A Boy and War
The boy was already in bed when his father’s friend and his adult son visited them. The friend’s name was Aslan and the son’s Valiko.
The guests were from Abkhazia. The boy, with his father and mother, had spent three summers in Gagri. They had lived there with uncle Aslan. Those had been the happiest months in the boy’s life. The sun was warm, the sea was warm and the people, too, were very warm. The house they had lived in there was as big as the one they had here in Moscow. But unlike Muscovites people there lived differently. All the neighbors – Abkhazians, Georgians, Russians and Armenians – would visit each other, drink wine and celebrate all the holidays together.
If someone made jam, baked a cake or cooked something delicious, it would always be shared with the neighbors. That was a rule there. All the neighbors knew each other and a special terrace on the roof of the house had been set aside as an area where the neighbors would gather on holiday evenings. There are no such areas on the house roofs in Moscow.
And now a terrible war is being fought in Abkhazia, people are fighting, killing each other. The boy is unable to understand the reason for this war, cannot understand what there is which they cannot resolve among themselves. Now the excited voices of his parents and the guests are heard from the kitchen.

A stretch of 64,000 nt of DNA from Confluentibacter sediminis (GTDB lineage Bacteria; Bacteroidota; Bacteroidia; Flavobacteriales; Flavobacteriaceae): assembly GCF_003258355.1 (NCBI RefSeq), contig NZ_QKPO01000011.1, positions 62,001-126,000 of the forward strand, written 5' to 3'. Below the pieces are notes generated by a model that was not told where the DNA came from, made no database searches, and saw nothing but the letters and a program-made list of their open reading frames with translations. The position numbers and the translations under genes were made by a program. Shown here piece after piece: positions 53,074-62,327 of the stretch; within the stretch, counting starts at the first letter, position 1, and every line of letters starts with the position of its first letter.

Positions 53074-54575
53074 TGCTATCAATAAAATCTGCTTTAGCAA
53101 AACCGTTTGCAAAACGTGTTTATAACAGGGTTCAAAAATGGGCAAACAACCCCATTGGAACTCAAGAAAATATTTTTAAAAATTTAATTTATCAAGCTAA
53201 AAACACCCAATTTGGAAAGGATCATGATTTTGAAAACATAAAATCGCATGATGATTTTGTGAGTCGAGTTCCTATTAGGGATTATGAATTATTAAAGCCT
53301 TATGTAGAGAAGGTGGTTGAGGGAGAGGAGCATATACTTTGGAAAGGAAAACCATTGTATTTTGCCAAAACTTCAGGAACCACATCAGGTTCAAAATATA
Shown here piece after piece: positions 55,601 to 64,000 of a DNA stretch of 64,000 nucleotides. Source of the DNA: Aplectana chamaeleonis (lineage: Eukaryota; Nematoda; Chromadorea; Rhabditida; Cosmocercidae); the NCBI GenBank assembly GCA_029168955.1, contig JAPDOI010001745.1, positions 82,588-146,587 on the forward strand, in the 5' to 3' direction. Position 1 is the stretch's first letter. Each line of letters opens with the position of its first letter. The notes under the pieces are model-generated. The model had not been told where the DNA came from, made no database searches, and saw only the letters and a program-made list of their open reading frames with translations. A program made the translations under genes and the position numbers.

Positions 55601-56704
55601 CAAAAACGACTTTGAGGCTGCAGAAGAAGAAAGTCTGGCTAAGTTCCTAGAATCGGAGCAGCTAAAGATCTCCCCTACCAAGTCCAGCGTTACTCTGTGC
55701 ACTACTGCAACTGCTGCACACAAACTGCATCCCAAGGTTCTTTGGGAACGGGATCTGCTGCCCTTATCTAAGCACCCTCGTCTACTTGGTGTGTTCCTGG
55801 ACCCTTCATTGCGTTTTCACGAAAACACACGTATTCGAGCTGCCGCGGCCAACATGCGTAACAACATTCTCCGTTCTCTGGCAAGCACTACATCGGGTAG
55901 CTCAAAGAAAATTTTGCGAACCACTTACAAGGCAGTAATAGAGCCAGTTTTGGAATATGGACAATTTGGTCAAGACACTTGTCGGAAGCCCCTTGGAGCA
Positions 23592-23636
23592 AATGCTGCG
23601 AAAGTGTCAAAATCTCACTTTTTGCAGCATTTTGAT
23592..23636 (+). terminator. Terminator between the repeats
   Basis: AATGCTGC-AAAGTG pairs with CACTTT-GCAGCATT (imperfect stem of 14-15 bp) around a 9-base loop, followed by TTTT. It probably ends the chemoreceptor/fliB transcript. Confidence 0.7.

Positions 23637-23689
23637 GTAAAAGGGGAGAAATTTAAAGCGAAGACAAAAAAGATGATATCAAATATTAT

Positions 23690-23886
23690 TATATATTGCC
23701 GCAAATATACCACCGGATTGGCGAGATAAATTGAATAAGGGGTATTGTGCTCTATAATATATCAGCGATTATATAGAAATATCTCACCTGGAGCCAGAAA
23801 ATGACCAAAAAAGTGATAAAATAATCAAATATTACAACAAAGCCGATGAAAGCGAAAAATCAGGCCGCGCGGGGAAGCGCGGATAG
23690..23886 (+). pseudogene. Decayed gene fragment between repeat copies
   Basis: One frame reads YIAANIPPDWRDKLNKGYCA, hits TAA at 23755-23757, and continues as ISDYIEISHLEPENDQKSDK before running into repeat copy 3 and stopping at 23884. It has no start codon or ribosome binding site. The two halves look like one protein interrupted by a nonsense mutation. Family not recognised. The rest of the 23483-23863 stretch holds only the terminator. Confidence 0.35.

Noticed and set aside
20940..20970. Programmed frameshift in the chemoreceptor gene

“You look like you have been in the fighting, don’t you?” the boy’s father asked Valiko. Valiko was twenty five years old, a valiant taxi driver.
“Yes,” Valiko agreed, enthusiastically. “This is what happened to me. When we moved into Gagri I took two Georgian guardsmen prisoner, and removing their guns I took them to a military base. There was a Cossack beside me. I saw these guardsmen were in low spirits. I told them: “Guys, don’t be afraid, nothing will happen to you, you are prisoners of war”. Then suddenly one of them bent down and pulled a grenade out of the top of his boot. It happened before I knew it, and soon submachine guns were thrust into the backs of our shoulders. The guys seemed to be desperate, just like me. To cut the story short, the one guy threw the grenade at me and they both ran away. The grenade hit me in the heart and rebounded. Thank goodness they do not explode immediately. They take six seconds to explode. I jumped at the Cossack and we both fell down onto the ground. There was an explosion, but luckily the shell splinters did not hit us. They just slightly scratched my leg. I jumped up and ran after those guardsmen. Of course they had not been able to run far. I ran round the corner they had turned round and opened fire at them with a machine gun. I walked along thinking how lucky we had been that the grenade had not hit us.